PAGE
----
As many are aware, there was a terrorist attack last week at the headquarters of satirical newspaper Charlie Hebdo in Paris, France. It has been exactly one week since the deaths of 12 people and the paper shows that they will not give up their freedom to write about world issues in their satirical manner. This is not the first time a satirical news source has made jokes about a major religion.
In the U.S., we have The Onion, which deems itself “America’s Finest News Source.” Often, Catholicism is a targeted religion of their articles. This is all about the freedom of press, a concept that the U.S. has stood by for over 200 years. American’s have taken to social media to show support to stand by France. According to Keyhole (a trending tracker), in the past two days, there have been approximately 724 posts using #charliehebdo, reaching almost 25 million viewers. Of these tweets, 20% have come from users in the U.S. and 21% from users in France.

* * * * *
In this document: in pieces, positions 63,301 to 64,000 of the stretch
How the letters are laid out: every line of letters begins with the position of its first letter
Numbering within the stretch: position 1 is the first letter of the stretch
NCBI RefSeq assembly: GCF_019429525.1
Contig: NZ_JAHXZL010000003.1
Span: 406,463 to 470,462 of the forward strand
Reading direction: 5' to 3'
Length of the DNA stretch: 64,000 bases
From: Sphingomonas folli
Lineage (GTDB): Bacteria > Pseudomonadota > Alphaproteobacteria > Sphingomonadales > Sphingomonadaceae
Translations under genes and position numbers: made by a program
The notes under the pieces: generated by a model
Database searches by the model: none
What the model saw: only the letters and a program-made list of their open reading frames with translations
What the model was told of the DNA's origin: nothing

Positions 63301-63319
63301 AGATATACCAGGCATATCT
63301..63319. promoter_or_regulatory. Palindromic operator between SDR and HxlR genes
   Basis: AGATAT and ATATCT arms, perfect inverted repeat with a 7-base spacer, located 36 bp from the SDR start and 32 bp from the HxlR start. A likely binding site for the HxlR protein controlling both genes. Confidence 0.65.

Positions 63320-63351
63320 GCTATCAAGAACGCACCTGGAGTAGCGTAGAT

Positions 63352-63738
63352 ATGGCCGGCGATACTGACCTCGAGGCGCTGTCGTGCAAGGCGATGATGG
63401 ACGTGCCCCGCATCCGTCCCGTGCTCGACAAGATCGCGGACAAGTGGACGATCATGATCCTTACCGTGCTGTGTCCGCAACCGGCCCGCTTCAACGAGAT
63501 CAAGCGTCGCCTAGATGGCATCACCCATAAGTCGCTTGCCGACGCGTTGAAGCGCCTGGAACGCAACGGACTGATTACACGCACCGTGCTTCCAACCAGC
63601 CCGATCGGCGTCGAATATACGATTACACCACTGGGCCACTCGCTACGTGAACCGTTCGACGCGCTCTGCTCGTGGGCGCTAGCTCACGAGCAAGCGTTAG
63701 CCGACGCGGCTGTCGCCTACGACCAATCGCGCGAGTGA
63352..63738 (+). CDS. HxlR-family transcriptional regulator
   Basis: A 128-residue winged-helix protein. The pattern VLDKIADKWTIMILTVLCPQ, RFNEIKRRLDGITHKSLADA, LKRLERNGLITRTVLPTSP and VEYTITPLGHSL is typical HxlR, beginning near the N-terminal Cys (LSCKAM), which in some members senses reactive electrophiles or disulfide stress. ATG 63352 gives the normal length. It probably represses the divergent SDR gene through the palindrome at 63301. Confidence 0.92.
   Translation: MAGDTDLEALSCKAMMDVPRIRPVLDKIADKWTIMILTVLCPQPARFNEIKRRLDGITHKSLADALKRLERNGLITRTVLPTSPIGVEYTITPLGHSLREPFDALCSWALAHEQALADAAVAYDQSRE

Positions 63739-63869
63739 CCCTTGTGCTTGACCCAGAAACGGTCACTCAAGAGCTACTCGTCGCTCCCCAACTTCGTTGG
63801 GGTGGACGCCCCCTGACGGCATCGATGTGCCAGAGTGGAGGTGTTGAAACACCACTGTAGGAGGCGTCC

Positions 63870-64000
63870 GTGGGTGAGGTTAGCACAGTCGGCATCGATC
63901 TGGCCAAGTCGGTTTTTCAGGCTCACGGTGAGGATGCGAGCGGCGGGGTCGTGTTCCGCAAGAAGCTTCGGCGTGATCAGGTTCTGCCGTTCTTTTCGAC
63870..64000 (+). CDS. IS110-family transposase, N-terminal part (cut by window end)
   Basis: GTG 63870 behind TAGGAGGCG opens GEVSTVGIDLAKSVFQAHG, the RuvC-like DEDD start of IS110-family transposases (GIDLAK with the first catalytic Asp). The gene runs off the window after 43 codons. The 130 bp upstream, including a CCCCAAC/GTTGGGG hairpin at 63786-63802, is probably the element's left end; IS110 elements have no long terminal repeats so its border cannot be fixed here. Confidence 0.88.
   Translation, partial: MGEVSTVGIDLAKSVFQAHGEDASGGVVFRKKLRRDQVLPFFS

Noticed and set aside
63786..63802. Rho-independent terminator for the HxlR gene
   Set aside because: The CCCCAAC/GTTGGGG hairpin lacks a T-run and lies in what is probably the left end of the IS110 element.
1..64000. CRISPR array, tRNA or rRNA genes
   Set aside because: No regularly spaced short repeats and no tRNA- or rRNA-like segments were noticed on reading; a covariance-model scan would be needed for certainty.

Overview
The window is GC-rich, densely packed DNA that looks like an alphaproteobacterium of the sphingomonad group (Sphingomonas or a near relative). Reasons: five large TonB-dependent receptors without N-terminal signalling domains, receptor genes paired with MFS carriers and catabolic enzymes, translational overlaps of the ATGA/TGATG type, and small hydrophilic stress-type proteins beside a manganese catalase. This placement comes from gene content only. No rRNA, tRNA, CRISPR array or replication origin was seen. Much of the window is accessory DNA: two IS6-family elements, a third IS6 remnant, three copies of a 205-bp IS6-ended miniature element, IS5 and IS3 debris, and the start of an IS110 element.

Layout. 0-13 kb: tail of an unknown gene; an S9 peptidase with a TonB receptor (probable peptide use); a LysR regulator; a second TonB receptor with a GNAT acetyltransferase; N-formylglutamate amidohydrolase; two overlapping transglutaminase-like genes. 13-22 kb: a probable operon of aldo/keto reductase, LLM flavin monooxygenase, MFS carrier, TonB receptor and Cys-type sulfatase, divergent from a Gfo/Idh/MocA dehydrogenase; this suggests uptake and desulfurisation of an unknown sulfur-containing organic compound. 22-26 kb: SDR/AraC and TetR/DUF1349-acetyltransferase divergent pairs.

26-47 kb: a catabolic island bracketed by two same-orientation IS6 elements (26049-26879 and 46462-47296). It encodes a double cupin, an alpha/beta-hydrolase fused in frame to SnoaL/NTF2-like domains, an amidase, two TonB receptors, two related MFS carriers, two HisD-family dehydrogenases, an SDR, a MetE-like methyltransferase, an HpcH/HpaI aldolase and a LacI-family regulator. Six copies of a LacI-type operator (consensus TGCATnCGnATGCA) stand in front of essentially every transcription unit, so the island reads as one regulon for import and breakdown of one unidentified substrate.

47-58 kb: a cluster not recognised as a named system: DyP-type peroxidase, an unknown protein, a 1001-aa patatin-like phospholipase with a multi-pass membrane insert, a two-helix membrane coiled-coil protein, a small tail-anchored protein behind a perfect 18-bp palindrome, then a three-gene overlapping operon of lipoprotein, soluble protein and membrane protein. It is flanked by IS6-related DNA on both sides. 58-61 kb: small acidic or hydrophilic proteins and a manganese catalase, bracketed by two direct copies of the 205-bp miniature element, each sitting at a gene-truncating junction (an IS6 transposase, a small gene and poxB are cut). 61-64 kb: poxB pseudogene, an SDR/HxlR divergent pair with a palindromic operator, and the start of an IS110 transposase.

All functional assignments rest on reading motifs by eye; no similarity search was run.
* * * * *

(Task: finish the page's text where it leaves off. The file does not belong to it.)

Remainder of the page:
But back to today’s cover of Charlie Hebdo. It features a picture of Prophet Muhammad shedding a tear and holding a sign that reads “Je Suis Charlie.” Above the cartoon, it reads “All is forgiven” in French. A powerful message being sent internationally by the writers of the paper.
People flooded the streets of Paris early this morning, lining up at news kiosks to purchase the paper. Usually, the paper sells between 50,000-60,000 copies per week. Today’s edition sold five million copies just hours after the magazine hit news stand. Charlie Hebdo’s Wednesday Edition was sold out across the country by 10am local time.
Freedom of speech has become an extremely pertinent issue worldwide. It’s time for everyone to speak out, and there has never been a better time than the present. Everyone’s voice can be heard, you are just a tweet or post away. Read more, speak more, and discuss more. Now, more than ever, we can access endless information, anywhere, at the touch of a button.